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  3. 3

    Community health care: Bringing health care at your door. Report of side event at 67th World Health Assembly.

    Global Health Workforce Alliance

    [Geneva, Switzerland], World Health Organization [WHO], Global Health Workforce Alliance, 2014. [5] p.

    The side event held at the 67th World Health Assembly provided an opportunity to deliberate on integrated community health care (CHC) in attaining the Millennium Development Goals (MDGs) and Universal Health Coverage (UHC). The session also explored effective policies and strategies that could be used to remove the obstacles to deliver quality health care and positioning community health workers (CHWs) as an integral part of local health teams.
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  4. 4

    Challenging inequity through health systems. Final report: Knowledge Network on Health Systems. WHO Commission on the Social Determinants of Health.

    Gilson L; Doherty J; Loewenson R; Francis V

    [Johannesburg], South Africa, University of the Witwatersrand, Centre for Health Policy, Health Systems Knowledge Network, 2007 Jun. [146] p.

    The way that health systems are designed, financed and operated acts as a powerful determinant of health. The Health Systems Knowledge Network reviewed the evidence on different approaches to improving health equity outcomes through health systems. The focus was on innovative approaches that effectively incorporate action on the social determinants of health, and on strategies of policy development and implementation. Key themes were: Using the health sector to leverage inter-sectoral actions that address the social determinants of health; Enabling social empowerment in support of health equity; Identifying key elements of vision and health system architecture necessary to secure social protection and universal coverage; Building and maintaining national policy space for health policies that seek social justice; and Strengthening management and stewardship capacities within the health sector. The Health Systems Knowledge Network was chaired by Lucy Gilson of the Centre for Health Policy, and made up of 14 experienced policy-makers, academics and members of civil society from around the world. The Network engaged with other sections of the Commission and also commissioned a number of systematic reviews and case studies. This is the final report of the network.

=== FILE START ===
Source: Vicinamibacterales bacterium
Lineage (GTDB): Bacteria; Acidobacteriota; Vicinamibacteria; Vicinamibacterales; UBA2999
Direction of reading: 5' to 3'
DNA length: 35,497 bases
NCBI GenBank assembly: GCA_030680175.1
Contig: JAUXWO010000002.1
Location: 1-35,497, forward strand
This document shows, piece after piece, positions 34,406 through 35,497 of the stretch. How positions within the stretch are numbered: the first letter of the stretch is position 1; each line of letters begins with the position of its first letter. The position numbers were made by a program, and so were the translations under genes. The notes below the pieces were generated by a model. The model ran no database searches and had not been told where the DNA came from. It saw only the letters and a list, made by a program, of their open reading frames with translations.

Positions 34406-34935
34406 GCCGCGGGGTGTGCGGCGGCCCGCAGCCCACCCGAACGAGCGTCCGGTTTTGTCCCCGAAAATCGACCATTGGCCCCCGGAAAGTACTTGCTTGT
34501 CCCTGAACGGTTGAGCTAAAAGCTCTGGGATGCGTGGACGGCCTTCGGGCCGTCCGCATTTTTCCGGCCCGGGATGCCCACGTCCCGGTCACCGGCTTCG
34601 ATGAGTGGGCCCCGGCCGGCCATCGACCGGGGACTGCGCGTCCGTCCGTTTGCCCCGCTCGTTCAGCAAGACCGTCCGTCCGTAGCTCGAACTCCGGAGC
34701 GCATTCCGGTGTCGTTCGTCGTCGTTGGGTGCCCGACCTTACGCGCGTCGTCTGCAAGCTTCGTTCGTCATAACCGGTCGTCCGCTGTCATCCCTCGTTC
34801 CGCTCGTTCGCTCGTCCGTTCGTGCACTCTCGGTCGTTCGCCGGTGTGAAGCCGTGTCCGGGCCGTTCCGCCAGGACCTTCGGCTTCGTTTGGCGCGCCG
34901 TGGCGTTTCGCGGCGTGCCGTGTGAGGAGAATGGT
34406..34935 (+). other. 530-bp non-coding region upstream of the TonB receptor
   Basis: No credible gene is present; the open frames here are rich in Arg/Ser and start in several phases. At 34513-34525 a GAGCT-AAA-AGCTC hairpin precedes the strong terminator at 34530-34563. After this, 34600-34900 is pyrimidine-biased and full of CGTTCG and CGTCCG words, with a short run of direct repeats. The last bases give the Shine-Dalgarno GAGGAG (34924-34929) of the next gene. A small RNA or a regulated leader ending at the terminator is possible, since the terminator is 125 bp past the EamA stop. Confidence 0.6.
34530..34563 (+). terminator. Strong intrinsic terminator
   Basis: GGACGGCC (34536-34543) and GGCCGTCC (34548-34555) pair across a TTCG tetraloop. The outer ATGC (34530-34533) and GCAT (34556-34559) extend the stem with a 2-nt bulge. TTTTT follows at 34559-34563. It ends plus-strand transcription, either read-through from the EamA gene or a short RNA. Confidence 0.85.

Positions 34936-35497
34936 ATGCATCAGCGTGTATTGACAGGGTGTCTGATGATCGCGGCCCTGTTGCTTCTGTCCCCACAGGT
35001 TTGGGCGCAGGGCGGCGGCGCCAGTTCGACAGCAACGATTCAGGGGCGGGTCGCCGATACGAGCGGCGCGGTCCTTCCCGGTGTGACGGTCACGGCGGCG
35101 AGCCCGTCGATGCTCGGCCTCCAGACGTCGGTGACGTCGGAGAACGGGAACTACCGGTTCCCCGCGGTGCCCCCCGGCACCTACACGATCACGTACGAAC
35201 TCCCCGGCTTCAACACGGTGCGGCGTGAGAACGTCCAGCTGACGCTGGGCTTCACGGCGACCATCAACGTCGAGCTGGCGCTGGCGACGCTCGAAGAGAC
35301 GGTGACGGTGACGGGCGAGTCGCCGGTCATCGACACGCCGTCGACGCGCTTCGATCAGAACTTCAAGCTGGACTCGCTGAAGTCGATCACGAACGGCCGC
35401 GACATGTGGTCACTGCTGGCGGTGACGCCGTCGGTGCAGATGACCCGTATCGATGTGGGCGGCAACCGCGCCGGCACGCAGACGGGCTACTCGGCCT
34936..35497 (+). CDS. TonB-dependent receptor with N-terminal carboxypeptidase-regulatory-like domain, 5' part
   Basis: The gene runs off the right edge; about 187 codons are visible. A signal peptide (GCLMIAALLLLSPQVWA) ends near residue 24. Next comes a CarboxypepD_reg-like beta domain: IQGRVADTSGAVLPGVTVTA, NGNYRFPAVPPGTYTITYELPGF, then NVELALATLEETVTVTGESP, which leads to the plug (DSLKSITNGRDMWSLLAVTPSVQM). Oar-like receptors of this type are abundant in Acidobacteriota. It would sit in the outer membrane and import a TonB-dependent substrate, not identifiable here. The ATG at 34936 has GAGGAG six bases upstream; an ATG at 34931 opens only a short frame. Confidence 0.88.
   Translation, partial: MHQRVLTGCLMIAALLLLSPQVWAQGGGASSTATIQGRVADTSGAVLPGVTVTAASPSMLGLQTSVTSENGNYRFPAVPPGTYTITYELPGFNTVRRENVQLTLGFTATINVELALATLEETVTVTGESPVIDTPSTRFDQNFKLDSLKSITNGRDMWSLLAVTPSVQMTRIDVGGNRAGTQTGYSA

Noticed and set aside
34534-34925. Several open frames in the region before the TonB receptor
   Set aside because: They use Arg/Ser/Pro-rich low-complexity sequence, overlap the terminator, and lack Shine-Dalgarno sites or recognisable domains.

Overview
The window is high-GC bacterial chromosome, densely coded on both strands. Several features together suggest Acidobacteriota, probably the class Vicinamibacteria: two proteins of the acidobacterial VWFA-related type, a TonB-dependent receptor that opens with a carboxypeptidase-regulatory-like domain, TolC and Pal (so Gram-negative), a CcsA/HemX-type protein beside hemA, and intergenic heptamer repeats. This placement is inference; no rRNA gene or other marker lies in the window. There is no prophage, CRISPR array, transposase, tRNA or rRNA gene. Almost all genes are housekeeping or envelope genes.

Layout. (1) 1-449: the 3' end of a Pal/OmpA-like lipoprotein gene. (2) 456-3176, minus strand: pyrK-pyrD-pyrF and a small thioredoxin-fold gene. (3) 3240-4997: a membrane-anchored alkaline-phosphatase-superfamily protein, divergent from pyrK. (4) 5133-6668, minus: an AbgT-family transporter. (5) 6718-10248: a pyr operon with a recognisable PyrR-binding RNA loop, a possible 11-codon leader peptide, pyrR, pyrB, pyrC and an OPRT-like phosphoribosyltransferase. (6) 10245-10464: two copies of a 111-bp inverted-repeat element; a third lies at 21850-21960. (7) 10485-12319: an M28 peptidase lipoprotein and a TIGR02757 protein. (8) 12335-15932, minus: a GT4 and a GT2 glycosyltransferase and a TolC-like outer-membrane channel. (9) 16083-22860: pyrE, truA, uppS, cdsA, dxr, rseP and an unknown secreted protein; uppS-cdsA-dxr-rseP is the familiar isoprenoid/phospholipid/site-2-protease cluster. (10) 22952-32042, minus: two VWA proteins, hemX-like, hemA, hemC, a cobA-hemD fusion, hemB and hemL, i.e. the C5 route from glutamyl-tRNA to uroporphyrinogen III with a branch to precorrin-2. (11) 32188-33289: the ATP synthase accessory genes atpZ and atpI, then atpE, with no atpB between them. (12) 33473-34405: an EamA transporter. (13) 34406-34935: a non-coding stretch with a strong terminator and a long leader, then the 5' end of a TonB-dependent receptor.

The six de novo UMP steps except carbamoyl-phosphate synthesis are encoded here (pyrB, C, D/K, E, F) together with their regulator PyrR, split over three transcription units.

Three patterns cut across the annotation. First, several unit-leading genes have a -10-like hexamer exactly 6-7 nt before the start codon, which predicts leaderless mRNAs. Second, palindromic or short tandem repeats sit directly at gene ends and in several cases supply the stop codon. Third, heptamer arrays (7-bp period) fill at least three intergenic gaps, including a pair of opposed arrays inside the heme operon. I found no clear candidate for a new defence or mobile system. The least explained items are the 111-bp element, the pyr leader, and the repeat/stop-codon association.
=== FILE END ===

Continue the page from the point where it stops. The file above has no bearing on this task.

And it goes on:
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  5. 5
    Peer Reviewed

    Fees-for-services, cost recovery, and equity in a district of Burkina Faso operating the Bamako Initiative. [Prestation de services, couverture des coûts et équité dans une région au Burkina-Faso exploitant l'Initiative de Bamako]

    Ridde V

    Bulletin of the World Health Organization. 2003 Jul; 81(7):532-538.

    Objective: To gauge the effects of operating the Bamako Initiative in Kongoussi district, Burkina Faso. Methods: Qualitative and quasi-experimental quantitative methodologies were used. Findings: Following the introduction of fees-for-services in July 1997, the number of consultations for curative care fell over a period of three years by an average of 15.4% at ‘‘case’’ health centres but increased by 30.5% at ‘‘control’’ health centres. Moreover, although the operational results for essential drugs depots were not known, expenditure increased on average 2.7 times more than income and did not keep pace with the decline in the utilization of services. Persons in charge of the management committees had difficulties in releasing funds to ensure access to care for the poor. Conclusion: The introduction of fees-for-services had an adverse effect on service utilization. The study district is in a position to bear the financial cost of taking care of the poor and the community is able to identify such people. Incentivesmust be introduced by the state and be swiftly applied so that the communities agree to a more equitable system and thereby allow access to care for those excluded from services because they are unable to pay. (author's)
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  6. 6
    Peer Reviewed

    Management of severely ill children at first-level health facilities in sub-Saharan Africa when referral is difficult. [La prise en charge au niveau des installations sanitaires de premier niveau des enfants gravement malades, en Afrique sub-saharienne, en cas de difficulté d'orientation vers d'autres structures]